Today I had the deep pleasure of meeting Dr Georgia Ede, another Boston area psychiatrist, creator of a fascinating website entitled Diagnosis: Diet, that I recommend to all of my readers. It is unfortunately exceedingly rare for me to meet a like minded psychiatrist, one who shares my conviction about the centrality of nutrition’s power to support or undermine mental health. One of Dr. Ede’s many admirable qualities is that she questions commonly held beliefs about nutrition, in order to determine if there is data to support them.
Recently she took on vegetables. Now that is daring and outside the box kind of thinking. Most of us unquestioningly hold vegetables in high regard as a health promoting food. I have certainly been guilty of this prejudice, at the dinner table routinely imploring my reluctant 12 year old son to eat them. He absolutely despises vegetables. Now since reading Dr. Ede’s research, I am going to give it a rest. The jury is out.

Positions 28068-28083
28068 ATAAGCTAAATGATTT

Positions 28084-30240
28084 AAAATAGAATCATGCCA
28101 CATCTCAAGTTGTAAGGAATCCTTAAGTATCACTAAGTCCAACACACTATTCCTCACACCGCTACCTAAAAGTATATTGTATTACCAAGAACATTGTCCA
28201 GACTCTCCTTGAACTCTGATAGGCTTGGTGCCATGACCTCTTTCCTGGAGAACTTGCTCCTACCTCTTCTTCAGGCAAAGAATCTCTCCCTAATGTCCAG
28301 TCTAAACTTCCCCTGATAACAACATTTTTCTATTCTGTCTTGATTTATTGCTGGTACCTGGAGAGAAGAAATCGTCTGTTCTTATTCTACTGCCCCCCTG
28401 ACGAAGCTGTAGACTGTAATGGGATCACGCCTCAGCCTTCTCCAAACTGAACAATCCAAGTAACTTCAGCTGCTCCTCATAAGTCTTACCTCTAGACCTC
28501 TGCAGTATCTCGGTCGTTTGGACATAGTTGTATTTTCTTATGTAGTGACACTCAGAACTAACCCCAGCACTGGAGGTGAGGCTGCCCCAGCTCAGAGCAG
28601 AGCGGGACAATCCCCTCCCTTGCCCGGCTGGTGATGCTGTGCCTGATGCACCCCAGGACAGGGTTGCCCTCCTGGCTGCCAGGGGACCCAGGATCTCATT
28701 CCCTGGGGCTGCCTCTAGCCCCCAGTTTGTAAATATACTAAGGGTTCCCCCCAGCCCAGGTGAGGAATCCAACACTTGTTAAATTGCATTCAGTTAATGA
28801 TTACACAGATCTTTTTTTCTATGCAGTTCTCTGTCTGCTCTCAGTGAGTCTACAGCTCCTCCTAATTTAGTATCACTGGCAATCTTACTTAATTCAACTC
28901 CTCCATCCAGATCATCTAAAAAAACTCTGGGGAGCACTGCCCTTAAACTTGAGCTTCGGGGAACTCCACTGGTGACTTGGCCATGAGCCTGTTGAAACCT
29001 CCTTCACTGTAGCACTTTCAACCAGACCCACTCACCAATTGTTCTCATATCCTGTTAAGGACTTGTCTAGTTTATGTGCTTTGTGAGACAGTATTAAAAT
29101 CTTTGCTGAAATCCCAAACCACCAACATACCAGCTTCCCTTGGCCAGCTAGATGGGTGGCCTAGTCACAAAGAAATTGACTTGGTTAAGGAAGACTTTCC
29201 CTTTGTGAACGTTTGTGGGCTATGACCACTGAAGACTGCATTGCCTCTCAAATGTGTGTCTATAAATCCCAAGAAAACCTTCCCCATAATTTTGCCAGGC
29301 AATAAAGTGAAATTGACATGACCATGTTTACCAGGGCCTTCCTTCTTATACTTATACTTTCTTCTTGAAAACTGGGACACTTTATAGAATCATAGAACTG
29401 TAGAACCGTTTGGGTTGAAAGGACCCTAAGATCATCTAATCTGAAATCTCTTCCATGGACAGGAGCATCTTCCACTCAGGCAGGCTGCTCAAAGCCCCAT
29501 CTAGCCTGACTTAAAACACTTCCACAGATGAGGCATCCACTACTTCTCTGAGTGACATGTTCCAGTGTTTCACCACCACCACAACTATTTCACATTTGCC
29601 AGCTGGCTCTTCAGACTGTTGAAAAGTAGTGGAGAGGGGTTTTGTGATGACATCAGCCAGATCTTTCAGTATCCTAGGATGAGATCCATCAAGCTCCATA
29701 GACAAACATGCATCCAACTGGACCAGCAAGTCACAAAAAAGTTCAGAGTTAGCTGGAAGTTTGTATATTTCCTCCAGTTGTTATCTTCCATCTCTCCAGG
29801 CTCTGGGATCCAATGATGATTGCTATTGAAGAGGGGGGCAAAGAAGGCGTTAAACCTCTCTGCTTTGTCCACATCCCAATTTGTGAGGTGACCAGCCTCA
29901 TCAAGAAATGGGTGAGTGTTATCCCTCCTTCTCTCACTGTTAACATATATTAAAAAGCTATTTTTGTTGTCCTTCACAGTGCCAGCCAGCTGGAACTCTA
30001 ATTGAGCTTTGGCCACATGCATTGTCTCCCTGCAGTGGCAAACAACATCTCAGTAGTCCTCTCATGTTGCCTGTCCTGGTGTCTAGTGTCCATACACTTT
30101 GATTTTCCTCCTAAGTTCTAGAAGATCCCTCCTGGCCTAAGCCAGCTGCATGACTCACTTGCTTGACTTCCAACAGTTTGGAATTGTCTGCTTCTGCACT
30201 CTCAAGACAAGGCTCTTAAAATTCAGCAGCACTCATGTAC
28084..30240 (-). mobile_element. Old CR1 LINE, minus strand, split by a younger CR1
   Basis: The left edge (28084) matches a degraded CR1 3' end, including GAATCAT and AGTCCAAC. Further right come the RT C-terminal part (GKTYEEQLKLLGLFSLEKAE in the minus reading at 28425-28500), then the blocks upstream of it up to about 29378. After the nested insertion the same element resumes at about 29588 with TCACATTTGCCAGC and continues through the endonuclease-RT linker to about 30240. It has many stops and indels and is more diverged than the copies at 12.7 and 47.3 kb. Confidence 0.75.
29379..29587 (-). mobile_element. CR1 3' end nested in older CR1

Dr. Ede looked at all the data and concluded that good studies have simply not been done to support our conviction that vegetables are unequivocally a health food. Clinically there are many patients who have adverse reactions to particular vegetables and some who feel much better on a very low fiber diet. At the end of this post, you can watch a video of her thoughtful entertaining presentation from the August 2012 Ancestral Health Symposium in Boston, where she discusses this topic.
There are so many uncritical, erroneous and passionately held beliefs regarding nutrition: cholesterol causes heart disease, a low fat diet rich in whole grains is healthful, a vegan diet is most beneficial, red meat is bad for you, saturated fat is bad for you, fiber is recommended for all those suffering from constipation. The list is endless. And now thanks to Dr. Ede, at least the question has been raised, are vegetables really good for everyone?